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The Syrian People

picture by Zdzisław Beksiński

walls to scrawl graffitti on

slabs of stone for carving

if you crush it it sings a song

changes colour with a stamping

meat to hang upon a hook

wire conducting electricity

balls to kick around the yard

to reduce to pure simplicity

wet cloth to dessicate

sweet sounds to silence

flaps and buttons to be tugged off

obscenities to be licensed

unruly features to be trimmed and then

punished, then punished, then punished –

the guilty corpse, the damned – to be

punished, dissected, turned inside out

so all the world can see

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Hama Hallucinated

picture by Reuters

Here’s an extract from my novel The Road From Damascus, in which the dying Ba’athist Mustafa Traifi hallucinates the Hama massacre of 1982. Back then the regime really was fighting an armed group – the Syrian Muslim Brotherhood. I don’t much like my writing of four years ago, but the passage is rustling in my mind today for obvious reasons.

What’s time to a corpse? From the moment of its death, time becomes a foreign territory, a land stranger and more distant with every minute, every decade, until soon there’s nobody left to put a face to the corpse’s name, to the name of the dust, and soon the letters of its name have sunk into the graveslab’s grain, and the stone itself is broken or buried or dug up. And the land which was once a graveyard is overgrown, or shifted, or levelled. And the planet itself dead, by fire or ice, and nobody at all anywhere to know. No consciousness. As if nothing had ever been.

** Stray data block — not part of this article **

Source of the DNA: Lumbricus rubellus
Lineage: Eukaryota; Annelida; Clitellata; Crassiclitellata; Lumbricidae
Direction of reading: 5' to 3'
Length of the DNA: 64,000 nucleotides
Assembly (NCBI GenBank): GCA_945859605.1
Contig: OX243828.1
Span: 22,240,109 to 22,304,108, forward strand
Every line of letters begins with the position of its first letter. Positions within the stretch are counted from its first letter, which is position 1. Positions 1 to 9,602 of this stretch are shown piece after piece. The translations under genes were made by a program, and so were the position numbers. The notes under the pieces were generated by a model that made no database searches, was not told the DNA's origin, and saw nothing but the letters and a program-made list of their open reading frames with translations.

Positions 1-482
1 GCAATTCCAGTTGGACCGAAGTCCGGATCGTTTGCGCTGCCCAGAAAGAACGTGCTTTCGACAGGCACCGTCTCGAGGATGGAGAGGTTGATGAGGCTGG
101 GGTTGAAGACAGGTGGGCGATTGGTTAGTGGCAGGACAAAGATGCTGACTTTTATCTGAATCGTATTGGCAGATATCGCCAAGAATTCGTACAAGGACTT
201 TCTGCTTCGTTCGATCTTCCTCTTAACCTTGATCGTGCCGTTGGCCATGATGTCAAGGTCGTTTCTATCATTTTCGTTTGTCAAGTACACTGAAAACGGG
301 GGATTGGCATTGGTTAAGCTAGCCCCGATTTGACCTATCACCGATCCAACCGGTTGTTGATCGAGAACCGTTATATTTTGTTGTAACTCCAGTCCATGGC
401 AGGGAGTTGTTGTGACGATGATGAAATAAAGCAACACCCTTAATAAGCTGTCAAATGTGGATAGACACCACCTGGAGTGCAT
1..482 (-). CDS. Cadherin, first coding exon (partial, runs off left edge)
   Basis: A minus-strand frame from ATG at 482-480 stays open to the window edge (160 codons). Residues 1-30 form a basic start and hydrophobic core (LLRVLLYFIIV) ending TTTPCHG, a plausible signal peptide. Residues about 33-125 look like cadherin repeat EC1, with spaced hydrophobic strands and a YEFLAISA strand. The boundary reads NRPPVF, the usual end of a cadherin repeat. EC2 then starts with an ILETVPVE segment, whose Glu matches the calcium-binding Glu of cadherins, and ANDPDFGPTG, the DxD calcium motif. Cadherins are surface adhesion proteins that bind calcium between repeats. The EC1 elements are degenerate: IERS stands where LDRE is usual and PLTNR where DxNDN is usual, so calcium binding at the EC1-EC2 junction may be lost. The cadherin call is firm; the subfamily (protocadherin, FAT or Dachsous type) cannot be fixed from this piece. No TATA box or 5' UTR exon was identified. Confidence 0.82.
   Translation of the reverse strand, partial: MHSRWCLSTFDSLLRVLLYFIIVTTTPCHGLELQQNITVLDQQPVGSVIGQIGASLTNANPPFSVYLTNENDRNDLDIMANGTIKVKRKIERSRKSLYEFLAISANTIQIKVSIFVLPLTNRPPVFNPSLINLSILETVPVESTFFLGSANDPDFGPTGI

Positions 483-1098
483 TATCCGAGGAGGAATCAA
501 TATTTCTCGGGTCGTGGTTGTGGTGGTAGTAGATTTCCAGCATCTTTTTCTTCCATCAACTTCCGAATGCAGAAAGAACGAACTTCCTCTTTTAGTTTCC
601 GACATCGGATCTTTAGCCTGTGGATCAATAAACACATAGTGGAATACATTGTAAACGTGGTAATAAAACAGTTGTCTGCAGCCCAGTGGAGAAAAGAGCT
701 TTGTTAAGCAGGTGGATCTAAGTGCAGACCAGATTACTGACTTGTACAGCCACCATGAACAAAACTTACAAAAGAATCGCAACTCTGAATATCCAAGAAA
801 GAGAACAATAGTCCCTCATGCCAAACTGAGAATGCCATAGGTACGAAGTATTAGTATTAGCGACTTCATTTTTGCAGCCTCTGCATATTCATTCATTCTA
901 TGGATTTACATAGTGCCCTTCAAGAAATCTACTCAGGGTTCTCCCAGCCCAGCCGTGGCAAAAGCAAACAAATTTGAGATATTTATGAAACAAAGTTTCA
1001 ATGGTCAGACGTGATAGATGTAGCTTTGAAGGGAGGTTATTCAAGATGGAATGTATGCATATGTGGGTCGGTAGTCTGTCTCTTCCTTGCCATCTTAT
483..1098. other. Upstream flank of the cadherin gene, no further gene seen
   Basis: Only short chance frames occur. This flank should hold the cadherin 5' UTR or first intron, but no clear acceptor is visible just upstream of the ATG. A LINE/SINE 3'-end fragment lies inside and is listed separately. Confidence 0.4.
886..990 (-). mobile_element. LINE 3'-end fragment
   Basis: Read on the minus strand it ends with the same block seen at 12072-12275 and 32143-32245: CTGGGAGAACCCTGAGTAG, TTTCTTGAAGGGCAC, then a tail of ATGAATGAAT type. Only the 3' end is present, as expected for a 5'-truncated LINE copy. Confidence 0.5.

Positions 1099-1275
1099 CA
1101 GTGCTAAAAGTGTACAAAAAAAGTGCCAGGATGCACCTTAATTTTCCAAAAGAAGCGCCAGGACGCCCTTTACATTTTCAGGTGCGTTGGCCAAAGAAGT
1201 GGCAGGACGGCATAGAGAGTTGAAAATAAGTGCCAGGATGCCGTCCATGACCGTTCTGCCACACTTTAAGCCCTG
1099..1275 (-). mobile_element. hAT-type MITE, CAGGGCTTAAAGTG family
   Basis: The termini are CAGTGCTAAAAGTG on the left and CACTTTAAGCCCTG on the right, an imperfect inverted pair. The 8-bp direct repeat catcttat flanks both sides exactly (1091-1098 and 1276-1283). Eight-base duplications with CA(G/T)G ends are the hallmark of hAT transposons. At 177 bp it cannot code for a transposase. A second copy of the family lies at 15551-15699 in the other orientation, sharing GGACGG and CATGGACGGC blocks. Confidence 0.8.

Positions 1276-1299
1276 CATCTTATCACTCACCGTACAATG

Unless there is Grace watching and waiting for our helplessness.

There is no permanence for a corpse, not even for corpse dust. Or corpse mud, in this country. All this graveyard sentiment. You may as well shoot it into outer space. Into the stars.

Mustafa Traifi is dreaming intermittent dreams of war. He sees the city of Hama from above and within. Sees the black basalt and white marble stripes. The mosque and the cathedral. The thin red earth. The tell of human remains, bones upon bones. The Orontes River rushing red with the blood of Tammuz, the blood of Dumuzi, the dying and rising shepherd god. The maidens weeping on the river banks.

Life is precarious. This place is thirty kilometers from the desert. The river raised by waterwheels feeds a capillary network of irrigation and sewage channels, and agricultural land in the city’s heart. Traffic is organised by the nuclei of marketplaces (Mustafa sees from above, like the planes) where there are householders and merchants and peasant women in red-embroidered dresses and tall men of the hinterland wearing cloaks and kuffiyehs, and mounds of wheat and corn, and olives and oranges from the hill orchards, and complaining oxen and fat-tailed sheep. Where there is dust in the endless process of becoming mud and then again dust.